1964 Volume 33 Issue 2 Pages 133-139
The present investigation was undertaken in an attempt to elucidate the physiological basis of pollen degeneration in male sterile vegetable crops. Free amino acids from pollen grains, anthers, female organs and leaves of fertile and sterile plants were analyzed by paper chromatography. The vegetables used in the study were three cultivars of onion, two of Welsh onion, cabbage and tomato, and one of radish and red pepper.
1. Numbers of ninhydrin-positive spots in the chromatograms of fertile anthers prior to the dehiscence were as follows: onion, 17; Welsh onion, 15; cabbage and red pepper, 14; radish and tomato, 13, and no definite varietal difference was found in the amino acid composition in these materials. Marked differences, however, were found in the chromatograms between fertile and sterile anthers in the stage as shown in Figs. 1-3. That is, the chromatograms of fertile anthers had a considerably large spot of proline, which was either lacking or very faint in sterile anthers of any crops. The evidence of a positive relation between the content of praline and pollen fertility was obtained. Moreover, it was found in onion that the spot of asparagine from sterile anthers was considerably smaller than that from fertile ones (Fig. 2a).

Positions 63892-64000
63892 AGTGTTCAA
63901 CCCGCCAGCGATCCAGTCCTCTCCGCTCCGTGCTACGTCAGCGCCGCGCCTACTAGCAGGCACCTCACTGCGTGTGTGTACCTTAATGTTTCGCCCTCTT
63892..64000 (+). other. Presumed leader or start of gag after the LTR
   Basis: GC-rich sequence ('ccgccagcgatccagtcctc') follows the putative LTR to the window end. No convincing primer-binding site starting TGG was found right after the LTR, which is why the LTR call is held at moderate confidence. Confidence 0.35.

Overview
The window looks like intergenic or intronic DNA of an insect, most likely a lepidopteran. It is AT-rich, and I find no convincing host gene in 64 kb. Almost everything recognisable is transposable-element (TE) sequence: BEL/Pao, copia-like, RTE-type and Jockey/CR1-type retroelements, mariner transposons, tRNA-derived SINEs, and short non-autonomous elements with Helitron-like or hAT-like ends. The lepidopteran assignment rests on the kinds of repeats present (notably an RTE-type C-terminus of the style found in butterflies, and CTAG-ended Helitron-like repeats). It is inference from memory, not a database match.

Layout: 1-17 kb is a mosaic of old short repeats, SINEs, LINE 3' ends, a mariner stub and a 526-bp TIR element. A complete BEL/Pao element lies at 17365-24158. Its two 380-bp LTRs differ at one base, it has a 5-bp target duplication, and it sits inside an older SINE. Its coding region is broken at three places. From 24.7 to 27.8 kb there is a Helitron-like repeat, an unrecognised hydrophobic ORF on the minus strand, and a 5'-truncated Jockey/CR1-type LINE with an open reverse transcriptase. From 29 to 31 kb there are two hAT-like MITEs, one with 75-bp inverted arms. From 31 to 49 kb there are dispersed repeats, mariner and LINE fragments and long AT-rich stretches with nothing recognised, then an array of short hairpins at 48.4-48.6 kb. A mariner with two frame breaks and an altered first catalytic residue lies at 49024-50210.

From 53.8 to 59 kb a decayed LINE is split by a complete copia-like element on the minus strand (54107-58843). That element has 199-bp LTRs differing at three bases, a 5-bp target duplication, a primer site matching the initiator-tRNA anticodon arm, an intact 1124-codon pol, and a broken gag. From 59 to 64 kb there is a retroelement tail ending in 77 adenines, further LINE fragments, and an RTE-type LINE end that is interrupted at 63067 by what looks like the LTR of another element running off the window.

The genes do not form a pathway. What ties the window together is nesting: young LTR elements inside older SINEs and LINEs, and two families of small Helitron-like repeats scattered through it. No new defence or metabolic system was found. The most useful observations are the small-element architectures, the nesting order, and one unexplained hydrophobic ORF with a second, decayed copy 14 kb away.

2. At the stages from metaphase-I to anaphase-II in tomato, however, proline was very faint both in fertile and sterile anthers, and no chromatographic differences could be detected in the composition of free amino acids, either qualitatively or quantitatively, between fertile and sterile ones (Fig. 4a).
3. No definite difference was found in the free amino acid composition of female organs prior to the anther dehiscence or of leaves at the flowering time between fertile and sterile plants (Fig. 4 b. c and Tables 2 and 3).
4. In conclusion, it may be assumed that the difference in the proline accumulation between fertile and sterile mature anthers is related with the pollen degeneration in male sterile vegetable crops.